Categorized | Career

Career Options in Education

Posted on 11 November 2009

Education Grads
Have Plenty of Options

So, teachers are ready, willing, and able to serve small businesses. Is there a catch?

Well, there is a teacher shortage, and the U.S. Department of Education predicts that it will reach crisis proportions with an expected increase in students, and when teachers born during the baby boom start to retire and there aren’t enough young teachers around to replace them. Every bright communicator-negotiator-manager that an entrepreneur entices away from a school is one less educator teaching America’s children.

That’s a dilemma for Ben Klasky a former Teach for America Corps member, Mr. Klasky taught at an inner-city school in Louisiana for two years. Now, he is hiring employees for his company.

Mr. Klasky speaks highly of the passion teachers bring to their work and the maturity their experiences give them. “I obviously need to get good people and to get team players,” he says. But emotionally and ethically, “I would have a less hard time hiring somebody from a competitor,” Mr. Klasky says, “than recruiting from a school because the need is so great.”

He even discourages publicizing the attractiveness of teachers to corporate employers: “I would hate for somebody to get the picture that teachers are great people and then all of a sudden have it be even harder” for schools to hire teachers, he says.

Educators May Benefit

But is his attitude fair to teachers? Long term, competition for their services increases their value and will force their pay — and their status — up, say current and former educators. Those are the real keys to attracting and retaining teachers. And that, ultimately, could be very good for American schools, though in the meantime an accelerated exodus no doubt would be painful, say the educators.

Horizon Software System’s Karen Larson doesn’t feel guilty for luring teachers away from schools. “I’m a firm believer in public education,” she says. “I sent my children to public schools. But the way we pay teachers is a travesty. And then we don’t even give them control over their work. They’re going to leave anyway.”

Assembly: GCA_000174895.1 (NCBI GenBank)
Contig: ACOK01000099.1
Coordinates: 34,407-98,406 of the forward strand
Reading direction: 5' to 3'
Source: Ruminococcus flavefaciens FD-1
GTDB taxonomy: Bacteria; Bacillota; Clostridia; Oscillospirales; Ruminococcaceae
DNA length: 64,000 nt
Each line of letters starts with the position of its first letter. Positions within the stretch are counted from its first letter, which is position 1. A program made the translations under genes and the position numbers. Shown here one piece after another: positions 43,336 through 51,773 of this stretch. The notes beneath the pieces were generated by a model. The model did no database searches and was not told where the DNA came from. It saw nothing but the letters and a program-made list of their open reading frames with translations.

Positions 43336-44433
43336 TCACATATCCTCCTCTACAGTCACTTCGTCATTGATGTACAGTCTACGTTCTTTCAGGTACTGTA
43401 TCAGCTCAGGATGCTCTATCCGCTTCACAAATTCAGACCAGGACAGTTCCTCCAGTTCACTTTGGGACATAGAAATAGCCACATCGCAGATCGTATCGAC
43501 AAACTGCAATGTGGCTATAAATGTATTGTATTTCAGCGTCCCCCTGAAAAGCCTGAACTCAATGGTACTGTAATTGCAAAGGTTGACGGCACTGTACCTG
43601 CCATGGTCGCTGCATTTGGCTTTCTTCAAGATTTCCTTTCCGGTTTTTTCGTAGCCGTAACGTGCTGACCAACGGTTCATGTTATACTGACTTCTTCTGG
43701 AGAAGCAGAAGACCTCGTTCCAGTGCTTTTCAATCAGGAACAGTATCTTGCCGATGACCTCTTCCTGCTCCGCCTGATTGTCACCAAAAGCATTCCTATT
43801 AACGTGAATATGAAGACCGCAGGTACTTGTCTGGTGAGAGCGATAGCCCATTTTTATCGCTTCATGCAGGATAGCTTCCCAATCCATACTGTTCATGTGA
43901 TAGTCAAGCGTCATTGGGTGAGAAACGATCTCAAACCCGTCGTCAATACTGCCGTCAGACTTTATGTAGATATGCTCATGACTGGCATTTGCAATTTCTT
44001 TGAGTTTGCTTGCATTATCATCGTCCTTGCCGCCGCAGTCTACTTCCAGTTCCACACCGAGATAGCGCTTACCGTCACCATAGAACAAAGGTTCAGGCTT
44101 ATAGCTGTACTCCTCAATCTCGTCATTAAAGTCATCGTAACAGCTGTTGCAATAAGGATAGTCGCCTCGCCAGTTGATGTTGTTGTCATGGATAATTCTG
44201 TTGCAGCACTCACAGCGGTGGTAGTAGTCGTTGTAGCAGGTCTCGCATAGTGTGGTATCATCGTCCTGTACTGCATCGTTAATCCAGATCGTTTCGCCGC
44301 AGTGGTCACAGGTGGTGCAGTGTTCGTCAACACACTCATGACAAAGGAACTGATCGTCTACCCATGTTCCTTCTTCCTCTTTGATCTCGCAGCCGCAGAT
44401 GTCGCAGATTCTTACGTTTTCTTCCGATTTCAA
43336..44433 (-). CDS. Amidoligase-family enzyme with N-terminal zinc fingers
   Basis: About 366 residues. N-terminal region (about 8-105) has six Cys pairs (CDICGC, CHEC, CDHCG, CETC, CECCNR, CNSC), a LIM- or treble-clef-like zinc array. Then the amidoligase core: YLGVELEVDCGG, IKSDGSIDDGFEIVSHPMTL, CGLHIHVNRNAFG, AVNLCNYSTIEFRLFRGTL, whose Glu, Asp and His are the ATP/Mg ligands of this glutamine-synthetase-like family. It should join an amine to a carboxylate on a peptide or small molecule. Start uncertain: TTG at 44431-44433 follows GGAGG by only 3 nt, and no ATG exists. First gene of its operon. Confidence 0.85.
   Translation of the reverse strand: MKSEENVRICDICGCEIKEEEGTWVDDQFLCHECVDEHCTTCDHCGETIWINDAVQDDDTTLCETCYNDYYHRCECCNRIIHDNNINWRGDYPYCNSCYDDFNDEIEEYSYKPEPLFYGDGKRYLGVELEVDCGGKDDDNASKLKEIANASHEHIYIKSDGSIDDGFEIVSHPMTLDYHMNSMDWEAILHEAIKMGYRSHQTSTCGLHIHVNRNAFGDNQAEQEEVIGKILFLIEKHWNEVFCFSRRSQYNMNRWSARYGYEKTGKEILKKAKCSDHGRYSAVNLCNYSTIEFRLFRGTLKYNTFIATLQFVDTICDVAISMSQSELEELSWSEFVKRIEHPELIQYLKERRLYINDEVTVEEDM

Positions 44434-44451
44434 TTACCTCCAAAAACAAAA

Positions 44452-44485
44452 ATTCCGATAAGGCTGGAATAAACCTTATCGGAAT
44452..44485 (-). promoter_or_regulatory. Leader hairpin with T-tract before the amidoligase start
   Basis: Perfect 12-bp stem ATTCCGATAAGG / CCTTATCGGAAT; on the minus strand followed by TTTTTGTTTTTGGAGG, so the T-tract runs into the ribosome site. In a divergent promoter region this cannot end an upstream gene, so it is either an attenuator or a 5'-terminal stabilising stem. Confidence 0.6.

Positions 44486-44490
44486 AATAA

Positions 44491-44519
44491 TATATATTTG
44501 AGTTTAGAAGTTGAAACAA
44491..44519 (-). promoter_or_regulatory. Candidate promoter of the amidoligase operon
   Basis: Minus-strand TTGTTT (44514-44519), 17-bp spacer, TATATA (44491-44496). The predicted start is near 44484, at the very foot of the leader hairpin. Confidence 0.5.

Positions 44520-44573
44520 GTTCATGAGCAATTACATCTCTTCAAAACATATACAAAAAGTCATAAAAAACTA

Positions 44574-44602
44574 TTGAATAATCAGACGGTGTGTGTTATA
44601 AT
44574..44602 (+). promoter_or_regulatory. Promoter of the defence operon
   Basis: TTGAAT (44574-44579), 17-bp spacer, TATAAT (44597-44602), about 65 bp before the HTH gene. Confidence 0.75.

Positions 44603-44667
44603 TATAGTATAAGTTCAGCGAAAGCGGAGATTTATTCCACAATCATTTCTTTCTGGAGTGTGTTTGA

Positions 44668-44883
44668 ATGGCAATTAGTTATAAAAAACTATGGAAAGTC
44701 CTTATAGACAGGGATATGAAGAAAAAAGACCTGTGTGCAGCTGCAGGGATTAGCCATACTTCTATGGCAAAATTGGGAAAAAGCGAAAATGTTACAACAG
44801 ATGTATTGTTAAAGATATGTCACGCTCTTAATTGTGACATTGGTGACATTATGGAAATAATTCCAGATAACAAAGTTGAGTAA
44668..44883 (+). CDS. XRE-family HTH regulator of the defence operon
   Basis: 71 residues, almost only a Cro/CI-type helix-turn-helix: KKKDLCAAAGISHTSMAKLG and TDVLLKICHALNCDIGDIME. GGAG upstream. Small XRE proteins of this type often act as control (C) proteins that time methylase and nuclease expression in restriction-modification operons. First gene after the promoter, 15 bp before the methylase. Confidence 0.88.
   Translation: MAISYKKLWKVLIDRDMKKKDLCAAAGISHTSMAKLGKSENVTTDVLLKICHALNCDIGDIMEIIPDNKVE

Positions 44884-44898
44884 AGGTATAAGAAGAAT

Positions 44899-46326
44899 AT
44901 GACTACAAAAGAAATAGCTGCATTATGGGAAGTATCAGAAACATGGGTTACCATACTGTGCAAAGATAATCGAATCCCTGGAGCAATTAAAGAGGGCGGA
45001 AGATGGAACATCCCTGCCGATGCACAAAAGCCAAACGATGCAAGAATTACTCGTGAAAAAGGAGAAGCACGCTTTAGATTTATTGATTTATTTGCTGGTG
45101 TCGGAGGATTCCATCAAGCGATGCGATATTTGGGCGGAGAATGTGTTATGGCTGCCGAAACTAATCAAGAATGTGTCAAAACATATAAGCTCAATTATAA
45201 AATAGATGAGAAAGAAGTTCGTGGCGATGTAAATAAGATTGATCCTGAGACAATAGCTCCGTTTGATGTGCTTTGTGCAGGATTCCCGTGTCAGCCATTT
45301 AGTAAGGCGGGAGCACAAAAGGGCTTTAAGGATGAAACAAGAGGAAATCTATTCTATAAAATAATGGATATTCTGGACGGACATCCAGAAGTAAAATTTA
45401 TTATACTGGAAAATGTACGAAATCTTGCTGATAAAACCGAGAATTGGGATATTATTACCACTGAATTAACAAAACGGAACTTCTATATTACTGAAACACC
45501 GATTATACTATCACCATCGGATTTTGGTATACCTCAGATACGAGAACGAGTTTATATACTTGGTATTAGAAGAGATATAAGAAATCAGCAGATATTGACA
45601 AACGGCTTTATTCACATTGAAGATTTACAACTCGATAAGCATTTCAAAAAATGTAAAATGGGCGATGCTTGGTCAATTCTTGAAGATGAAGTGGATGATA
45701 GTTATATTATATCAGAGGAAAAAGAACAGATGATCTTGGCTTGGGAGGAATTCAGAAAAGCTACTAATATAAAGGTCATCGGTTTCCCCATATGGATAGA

Poor Customer Relations

Dan James, vice president of business development at Carolina Biological Supply Co. in Burlington, N.C., a company that produces science materials for classrooms, says his company doesn’t directly recruit in the schools. He points out that there are competitive and ethical reasons for education-related businesses not to recruit teachers. “Our market is the schools,” Mr. James says. “You’re recruiting your own customer and that doesn’t make you a good vendor. We appreciate how hard it is for schools to get people.”

That’s not to say former teachers don’t work at the company. “A lot of teachers just come to us,” Mr. James says.

Entrepreneurs must decide for themselves whether recruiting teachers is corporate carpet-bagging — or a belated recognition of teacher skills that ultimately strengthens the profession. But for those businesses that do decide they covet teachers, legions of passive job seekers are out there. Says Annie Huggins of Horizon, “I have not [conducted] a single training session where a teacher doesn’t come up to me and say, ‘So what did you do to get this job?’ ‘Who did you talk to?’ And when they hear it was really easy, they’re amazed. I can read it in them: They want out, but they don’t know how to do it.”

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